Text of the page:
The Perks of Being a Wallflower – I have already heard of this title before, but somehow, the title didn’t exactly catch my attention, let alone be aware of its story. I know a lot of people have read this book, but I was not one of them. With the recent release of its film adaptation, it still did not convince me to buy the book. I did plan on watching the movie, though. But then, whenever I entered a book store, I kept seeing its promotional posters. But it was not the pictures that convinced me to buy a copy. It was the passages from the book that were posted that took my interest and so, I got myself a copy.
Here’s the summary from the back cover of the book:
The Perks of Being a Wallflower is a story about what it’s like to travel that strange course through the uncharted territory of high school. The world of first dates, family dramas, and new friends. Of sex, drugs, and The Rocky Horror Picture Show. Of those wild and poignant roller-coaster days known as growing up.
Now that’s something. As simple as it may sound, the story holds something more. The format of the book is written in the form of letters. Charlie, the main character, writes the letters and he sends it to an unknown addressee, only considering the person as a friend. We do not know who that friend is, but I guess this format helps in engaging the readers more in the story. In turn, the letters demonstrate the experiences of a person undergoing adolescence as well as express Charlie’s thoughts, feelings, fears, and anxieties.
One can easily get into the book as the characters are realistic enough to be relatable – may it be Charlie’s sister, his brother, Sam, Patrick, Bill, etc. – because what they have gone through, any other person could experience. But Charlie has the greatest effect on me.
Charlie is outspoken and has an open mind that allows him to notice things around him and ponder about them. I also admire him since he is not afraid of his peers and just acts his true self, although in a different and special kind of way. He may have suffered emotionally and psychologically, but he shows to overcome them slowly. Quite frankly, I was surprised by the twist of the story that is revealed towards the end of the book. The way he cope with his struggles may not be all favorable to me, but the book still manages to let me get into his mind and understand his actions.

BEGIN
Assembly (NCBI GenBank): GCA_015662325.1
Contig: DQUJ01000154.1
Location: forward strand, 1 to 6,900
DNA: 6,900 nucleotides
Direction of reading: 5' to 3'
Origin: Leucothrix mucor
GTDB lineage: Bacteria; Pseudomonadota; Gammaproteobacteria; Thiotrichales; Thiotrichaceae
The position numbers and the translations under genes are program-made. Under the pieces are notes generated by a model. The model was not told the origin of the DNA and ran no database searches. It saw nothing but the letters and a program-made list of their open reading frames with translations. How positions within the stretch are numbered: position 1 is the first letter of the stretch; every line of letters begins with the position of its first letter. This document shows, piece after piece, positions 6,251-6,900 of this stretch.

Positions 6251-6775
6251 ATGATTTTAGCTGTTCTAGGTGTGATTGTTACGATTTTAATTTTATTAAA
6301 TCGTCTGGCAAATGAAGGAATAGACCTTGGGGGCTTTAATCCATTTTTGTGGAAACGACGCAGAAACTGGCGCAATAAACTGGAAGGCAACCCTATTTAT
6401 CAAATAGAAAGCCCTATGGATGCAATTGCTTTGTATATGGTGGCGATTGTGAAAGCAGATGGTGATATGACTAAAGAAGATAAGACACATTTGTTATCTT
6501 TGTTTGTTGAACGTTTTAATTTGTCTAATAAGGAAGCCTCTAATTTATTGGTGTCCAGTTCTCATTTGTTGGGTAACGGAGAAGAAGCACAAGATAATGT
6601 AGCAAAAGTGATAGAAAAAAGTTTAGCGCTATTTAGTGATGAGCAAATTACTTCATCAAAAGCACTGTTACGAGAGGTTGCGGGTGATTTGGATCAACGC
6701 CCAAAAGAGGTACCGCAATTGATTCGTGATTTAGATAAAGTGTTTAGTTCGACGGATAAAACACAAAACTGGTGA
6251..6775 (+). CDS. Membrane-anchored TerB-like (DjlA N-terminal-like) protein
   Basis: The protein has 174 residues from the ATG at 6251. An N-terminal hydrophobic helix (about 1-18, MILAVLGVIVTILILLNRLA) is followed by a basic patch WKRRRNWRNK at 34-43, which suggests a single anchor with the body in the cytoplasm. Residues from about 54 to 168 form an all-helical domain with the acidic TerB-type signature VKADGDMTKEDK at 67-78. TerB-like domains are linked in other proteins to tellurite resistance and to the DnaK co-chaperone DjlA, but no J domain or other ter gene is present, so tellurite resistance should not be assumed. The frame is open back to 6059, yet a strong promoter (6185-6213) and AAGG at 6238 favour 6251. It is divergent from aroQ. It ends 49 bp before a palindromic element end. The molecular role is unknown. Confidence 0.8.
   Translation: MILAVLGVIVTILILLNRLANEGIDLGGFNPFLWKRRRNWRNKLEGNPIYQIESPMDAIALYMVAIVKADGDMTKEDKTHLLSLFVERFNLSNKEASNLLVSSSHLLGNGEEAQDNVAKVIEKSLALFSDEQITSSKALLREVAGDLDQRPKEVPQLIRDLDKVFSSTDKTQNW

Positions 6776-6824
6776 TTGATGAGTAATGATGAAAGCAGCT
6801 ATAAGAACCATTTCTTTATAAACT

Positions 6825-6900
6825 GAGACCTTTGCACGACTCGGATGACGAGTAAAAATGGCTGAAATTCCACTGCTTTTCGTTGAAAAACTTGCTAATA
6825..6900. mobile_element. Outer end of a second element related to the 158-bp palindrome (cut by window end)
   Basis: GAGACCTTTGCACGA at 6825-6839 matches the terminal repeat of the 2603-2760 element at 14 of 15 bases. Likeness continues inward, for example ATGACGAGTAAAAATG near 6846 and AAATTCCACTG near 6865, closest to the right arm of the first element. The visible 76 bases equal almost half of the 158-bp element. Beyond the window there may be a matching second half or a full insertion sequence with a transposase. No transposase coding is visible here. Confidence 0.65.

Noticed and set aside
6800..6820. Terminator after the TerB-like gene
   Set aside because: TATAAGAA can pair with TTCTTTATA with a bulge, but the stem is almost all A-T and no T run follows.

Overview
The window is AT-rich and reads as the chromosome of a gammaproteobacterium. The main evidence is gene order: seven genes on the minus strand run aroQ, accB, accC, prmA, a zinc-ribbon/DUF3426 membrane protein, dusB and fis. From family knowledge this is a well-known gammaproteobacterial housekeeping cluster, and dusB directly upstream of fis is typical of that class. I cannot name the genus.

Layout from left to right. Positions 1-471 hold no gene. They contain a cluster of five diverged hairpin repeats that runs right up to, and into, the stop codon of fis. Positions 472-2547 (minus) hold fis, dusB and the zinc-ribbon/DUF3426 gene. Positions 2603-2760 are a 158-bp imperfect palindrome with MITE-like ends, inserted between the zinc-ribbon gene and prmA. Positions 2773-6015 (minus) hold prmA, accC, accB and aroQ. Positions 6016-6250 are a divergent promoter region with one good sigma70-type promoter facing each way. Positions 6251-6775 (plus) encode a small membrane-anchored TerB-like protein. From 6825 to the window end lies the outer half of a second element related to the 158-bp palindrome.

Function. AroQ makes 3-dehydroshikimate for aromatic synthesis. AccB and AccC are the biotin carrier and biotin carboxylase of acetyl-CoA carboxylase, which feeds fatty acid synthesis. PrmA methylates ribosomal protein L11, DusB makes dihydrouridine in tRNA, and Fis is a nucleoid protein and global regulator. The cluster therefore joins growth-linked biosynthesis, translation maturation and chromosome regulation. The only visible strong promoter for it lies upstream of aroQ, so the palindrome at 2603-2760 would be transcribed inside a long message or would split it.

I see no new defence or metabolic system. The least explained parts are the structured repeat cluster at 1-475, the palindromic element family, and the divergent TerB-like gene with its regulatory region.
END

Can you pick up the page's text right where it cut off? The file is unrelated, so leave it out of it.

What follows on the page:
Evidently, Charlie’s a way of thinking is a bit mature for his age and somehow, there are those moments when I can see myself in him especially when he contemplates and reacts to certain situations. Sure enough, Stephen Chbosky is able to craft a story that let readers understand the message behind the title and Charlie shows to be the perfect example. A wallflower symbolizes a person who is merely a spectator of the world rather than a participator. Therefore, readers get a glimpse of the personal lives of other characters as well. On the other hand, I’m glad Charlie becomes a changed person with the help of his family and friends. I guess there are pros and cons of being a wallflower, but too much of something is not good, so I do hope Charlie is doing well now, now that he doesn’t send letters anymore.
Despite it being a short read, this book still has depth in it that makes me reflect and evaluate my life in general. Stephen Chbosky uses simple words to construct his storyline, but the weight of the story affect me in ways I never expected it to. He knows when to use the right words, and when certain sensitive things should slowly unfold without ever revealing everything immediately. The Perks of Being a Wallflower is surely a page-turner and, without a doubt, an amazingly life-changing book. It certainly gives me new insights about experiences that life presents. I just wish I could’ve picked this up sooner.
So, I would like to end this review with an inspiring passage I got from the book:
“…we are who we are for a lot of reasons. And maybe we’ll never know most of them. But even if we don’t have the power to choose where we come from, we can still choose where we go from there. We can still do things. And we can try to feel okay about them.”